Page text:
Left-handed batters, that is. An article today over at Baseball America mentions young players whose careers may be affected by their home stadiums. Of course, the very first player mentioned is Eric Hosmer, who hit just 3 of his 19 homers in 2011 at home. The article goes on to mention that lefties in general are inhibited by Kauffman’s expansive outfield, limiting them to a home run per every 59.4 plate appearances.
As a righty, I had never really considered the lefty side of things nearly as much. As the Royals have three key players – Hosmer, Mike Moustakas, and Alex Gordon – and two bench guys – Chris Getz and Mitch Maier – that bat left-handed, I wondered what effect this has on the team’s success.
So, home runs are limited from lefties at Kauffman. Well, that’s supposed to be the case. When I looked at the numbers, both Gordon and Moustakas hit more home runs at home than away in 2011, even though Moustakas played 17 more games on the road than at home. I admit that Moustakas’ sample size is fairly small, but Gordon did play the entire season. In his entire career, Gordon has hit 36 home runs at home and 32 at other parks. That doesn’t seem too uneven to me.
For Maier, his 8 career home runs have been more in line with BA’s suggestion. He hit just two at home and six on the road, with equal game time for both. And I’d mention Getz in the home run area, but he hasn’t hit a jack since the two he hit in 2009 (neither were in Kansas City, for the record).
We’re really kind of all over the place in this regard. Royals players don’t really seem to be inhibited when it comes to home runs. However, in general, Royals pitchers give up many fewer home runs at home (68 in 2011) than away (95 in 2011). For what it’s worth, they also lost 9 more games on the road than they did at home, but that’s another post. Looking further back, they’ve given up 371 home runs at home and 461 on the road over the last five seasons. Maybe there is something to this. Without going into specifics, the trend doesn’t follow for the rest of the league, so it’s not a question of home field advantage (again, for another post).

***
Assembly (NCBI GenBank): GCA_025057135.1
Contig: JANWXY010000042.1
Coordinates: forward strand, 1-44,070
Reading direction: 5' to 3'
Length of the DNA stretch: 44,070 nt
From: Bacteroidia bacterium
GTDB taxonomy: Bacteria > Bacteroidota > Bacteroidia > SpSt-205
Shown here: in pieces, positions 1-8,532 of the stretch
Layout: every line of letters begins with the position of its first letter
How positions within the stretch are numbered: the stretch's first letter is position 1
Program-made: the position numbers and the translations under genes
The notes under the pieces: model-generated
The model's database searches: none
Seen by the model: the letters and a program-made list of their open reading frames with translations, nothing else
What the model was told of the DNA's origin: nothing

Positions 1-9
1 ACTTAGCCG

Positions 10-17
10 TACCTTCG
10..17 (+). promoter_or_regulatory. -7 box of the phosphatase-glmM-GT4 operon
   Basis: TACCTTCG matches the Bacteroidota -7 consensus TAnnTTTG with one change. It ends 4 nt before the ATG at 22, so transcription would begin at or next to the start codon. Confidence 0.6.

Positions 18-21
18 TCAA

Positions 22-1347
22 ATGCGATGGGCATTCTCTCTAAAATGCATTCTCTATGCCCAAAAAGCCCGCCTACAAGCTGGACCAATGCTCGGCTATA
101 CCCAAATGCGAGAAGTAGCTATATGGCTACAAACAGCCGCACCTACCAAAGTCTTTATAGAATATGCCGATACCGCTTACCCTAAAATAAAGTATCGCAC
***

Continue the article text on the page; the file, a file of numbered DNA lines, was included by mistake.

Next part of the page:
Another thing that the article mentions is the boost in straight hitting lefties experience at the K. Hosmer batted almost 50 points better at home in 2011, Gordon’s hit 32 points better at home over his career, and both Maier and Getz have seen boosts to their average at home. Again, Moustakas breaks the rule, hitting almost 50 points worse at home than away. Hosmer, Maier, Getz, and Gordon all hit more doubles and triples at home than away, but Moustakas again throws this rule out the window (6 XBH at home and 13 away). At this point, I’m convinced Moustakas is just out to prove this wrong.
All the guys except Moustakas get a boost to their OBP at home and all but Moustakas and Hosmer see a jump in their slugging percentage at the K, as shown by the number of extra-base hits. And, of course, everyone but Moustakas shows a jump in BABIP at home versus the road.
On the flip side of things, all visiting batters experience a lower batting average, equal OBP, and lower slugging percentage at the K versus facing the Royals on the road. I can’t seem to get that split into lefty/righty for whatever reason, so take it as it is.
So, is this really a negative thing for Kansas City and Hosmer? I don’t think so. It’s just one of those freak things that tends to happen from time to time. I can’t really explain why it happened, but it did. I just don’t expect it to happen in 2012 or later, as Hosmer will likely settle into a slot like Gordon, hitting an equal number of home runs in both environments.
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